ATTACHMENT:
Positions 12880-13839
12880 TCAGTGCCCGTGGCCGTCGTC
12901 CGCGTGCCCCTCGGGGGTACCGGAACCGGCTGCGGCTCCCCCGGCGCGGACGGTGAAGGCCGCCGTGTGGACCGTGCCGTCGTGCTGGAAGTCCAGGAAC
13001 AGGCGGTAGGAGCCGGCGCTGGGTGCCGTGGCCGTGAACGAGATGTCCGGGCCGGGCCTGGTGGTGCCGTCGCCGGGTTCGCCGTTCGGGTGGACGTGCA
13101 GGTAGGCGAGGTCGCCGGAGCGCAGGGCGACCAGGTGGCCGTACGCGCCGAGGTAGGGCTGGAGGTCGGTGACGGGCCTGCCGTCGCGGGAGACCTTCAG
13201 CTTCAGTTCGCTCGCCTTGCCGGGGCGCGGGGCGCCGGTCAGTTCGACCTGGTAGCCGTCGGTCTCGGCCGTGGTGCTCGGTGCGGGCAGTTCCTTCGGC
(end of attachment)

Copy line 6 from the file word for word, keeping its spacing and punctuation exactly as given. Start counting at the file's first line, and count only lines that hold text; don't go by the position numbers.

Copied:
13201 CTTCAGTTCGCTCGCCTTGCCGGGGCGCGGGGCGCCGGTCAGTTCGACCTGGTAGCCGTCGGTCTCGGCCGTGGTGCTCGGTGCGGGCAGTTCCTTCGGC